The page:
Kodak Studio Proof

Discussion in 'Alternative Processes' started by Philippe Grunchec, Jun 4, 2008.

  1. Philippe Grunchec

    Philippe Grunchec Member

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    An good friend of mine (the famous printer Philippe Salaün) gave me recently an old box of Kodak Studio Proof, and told me it was POP. But the inscriptions on the box talk of "Enlarging (...)". What is it really?
     
  2. Mike Wilde

    Mike Wilde Member

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    Chloride paper is my guess

    I was into a 1963 photo encyclopedia series last night, since my wife's show did not interest me. It seems to me that the name rings a bell from the section that I was reviewing on contact printing. Contact papers could be used for enlarging, but due to thier low sesitivity, they needed long exposures. I beleive this is what gave rise to the invention of glass neg carriers; the light would be on for long enough for the neg to 'pop' due to heating from the enlarger bulb. .
     
  3. scherbis

    scherbis Member

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    Actually POP stands for printing out paper. This was originally used for proofs for studios. It only lasted a week or two before it faded. It is still used today, but it is gold toned before fixing which allows the image to last. I've used a little of the Chicago Albumen Works stuff using digital negatives contact printed to it. Since it is a printing out paper, the image forms during the exposure and you develop it when you think it is right. Actually I think you may have to expose it until it starts to solarize to get the correct image. We used a bank of UV lights for the exposure, but you could put it in a contact frame out in the sun.
     
  4. Philippe Grunchec

    Philippe Grunchec Member

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    I haven't been very clear, I'm afraid! I just wanted to know if this paper is really Printing out paper, like the Centennial I generally use...
     
  5. Jerevan

    Jerevan Subscriber

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    Found this tidbit: "Gelatin Silver Chloride Printing-Out Paper was introduced onto the market in 1884. In 1892 Kodak introduced its own version of POP under the name of Solio, and continued manufacturing a version of POP up until 1987 when it withdrew its last POP Kodak Studio Proof from the market." From http://www.drcowles.ca/tech.html

    So, indications are that it really is a POP paper, from looking around a bit on the 'net.
     
  6. df cardwell

    df cardwell Subscriber

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    "Kodak Studio Proof Paper
    is a smooth, single-weight printing-out paper for sunlight or arc-light. depth of printing is judged visually. Reddish tone is not permanent." Kodak Photographic Paper Samples, 1961.P7-434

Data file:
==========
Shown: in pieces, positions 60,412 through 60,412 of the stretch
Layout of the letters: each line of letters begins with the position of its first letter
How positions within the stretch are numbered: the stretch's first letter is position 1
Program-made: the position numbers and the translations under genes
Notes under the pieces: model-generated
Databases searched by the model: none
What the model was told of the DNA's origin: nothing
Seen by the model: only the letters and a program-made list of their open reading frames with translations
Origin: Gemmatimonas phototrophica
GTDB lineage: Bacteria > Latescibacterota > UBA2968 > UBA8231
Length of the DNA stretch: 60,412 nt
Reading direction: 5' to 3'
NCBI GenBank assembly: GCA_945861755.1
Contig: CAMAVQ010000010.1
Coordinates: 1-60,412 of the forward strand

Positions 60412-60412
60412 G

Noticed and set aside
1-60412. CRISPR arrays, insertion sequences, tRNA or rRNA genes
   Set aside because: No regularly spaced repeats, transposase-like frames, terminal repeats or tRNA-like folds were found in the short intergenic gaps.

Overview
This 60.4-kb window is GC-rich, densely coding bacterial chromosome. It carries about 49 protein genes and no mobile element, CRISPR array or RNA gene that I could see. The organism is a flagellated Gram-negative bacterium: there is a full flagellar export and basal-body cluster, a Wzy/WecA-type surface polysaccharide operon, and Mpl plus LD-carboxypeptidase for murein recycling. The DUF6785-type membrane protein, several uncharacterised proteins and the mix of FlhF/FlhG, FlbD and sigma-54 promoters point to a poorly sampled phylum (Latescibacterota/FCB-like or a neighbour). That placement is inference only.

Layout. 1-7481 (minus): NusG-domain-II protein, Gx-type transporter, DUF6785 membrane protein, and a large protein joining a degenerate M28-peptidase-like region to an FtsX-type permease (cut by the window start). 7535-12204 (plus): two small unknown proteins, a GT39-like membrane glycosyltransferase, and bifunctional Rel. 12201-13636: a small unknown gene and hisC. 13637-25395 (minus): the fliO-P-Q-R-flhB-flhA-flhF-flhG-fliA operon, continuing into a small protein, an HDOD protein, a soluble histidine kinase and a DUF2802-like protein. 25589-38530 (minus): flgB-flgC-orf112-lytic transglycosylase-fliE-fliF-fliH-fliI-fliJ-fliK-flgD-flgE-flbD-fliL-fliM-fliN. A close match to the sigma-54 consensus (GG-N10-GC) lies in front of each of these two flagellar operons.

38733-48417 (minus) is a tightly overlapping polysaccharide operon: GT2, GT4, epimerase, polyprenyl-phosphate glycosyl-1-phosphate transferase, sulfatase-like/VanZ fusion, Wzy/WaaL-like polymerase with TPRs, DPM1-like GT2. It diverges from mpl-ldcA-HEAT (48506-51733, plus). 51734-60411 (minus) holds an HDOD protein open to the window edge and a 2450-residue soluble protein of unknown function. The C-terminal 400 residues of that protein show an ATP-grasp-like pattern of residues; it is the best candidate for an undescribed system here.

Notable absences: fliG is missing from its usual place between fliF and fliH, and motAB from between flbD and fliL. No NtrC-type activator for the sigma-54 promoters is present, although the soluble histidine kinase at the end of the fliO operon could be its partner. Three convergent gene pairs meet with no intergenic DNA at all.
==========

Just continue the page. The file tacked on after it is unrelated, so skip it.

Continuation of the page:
7. Mark Sawyer

    Mark Sawyer Member

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    Yes, it's a printing out paper similar to the Chicago Albumen Works POP. I remember it always being on single-weight paper though, where the CAW paper is double weight. It's self-masking, so works best with a higher-than-normal contrast negative. It has a nice reddish purple hue which isn't permanent, even if the print is kept in the dark. If you fix it to make it permanent, it turns an ugly rusty orange color. It can, however, be toned, usually in gold chloride before fixing, if I remember right, giving a nice and not-overwhelming purpleish-blue color. I've heard of it being selenium toned too, but don't know much about it. Linda Connor did much of her early soft-focus work on studio proof paper.

    I'm not sure how well it ages, but would be curious to hear if yours is still good.
     
  8. Philippe Grunchec

    Philippe Grunchec Member

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    Thanks a lot§
    I will keep you informed! I have a Polaroid 4x5 (55) under the lamp...
     
  9. Philippe Grunchec

    Philippe Grunchec Member

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    The result is not great... Lack of contrast, overall orange tone (although fixed in gold for a -very - long time), paper looks 'mottled' (I don't know if the term is correct). Too old?
     
  10. df cardwell

    df cardwell Subscriber

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  11. henrysamson

    henrysamson Subscriber

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    I used the stuff in the 70's. We had a machine that had two sets of reels and a UV light source. The 70mm B&W portrait negatives would enter the machine and be brought into contact with the negs over a drum and be contact printed on the studio proof paper by the UV light. Exposure was determined by the speed. A 100 foot roll took about an hour and then it would be cut into sets for individual subjects and put into a light tight envelope which warned the client not to open in bright light. The image was reddish and would fade very quickly in the sun or bright fluorescent lighting. The ultimate proof . . . the client had to buy finished prints as the proof would fade away.

    It also came in 8x10 sheets and I tried it with Large format negatives. Some of which I fixed and still have. The image is still of similar tone and it does not have a great dmax.
     
  12. Jim Noel

    Jim Noel Member

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    I used to get those proofs from the photographer and I would fix them in the Kodak fixer of the day. I couldn't afford to gld tone them. My sister still has some of those prints from our youth including those of our High School graduation in 1945.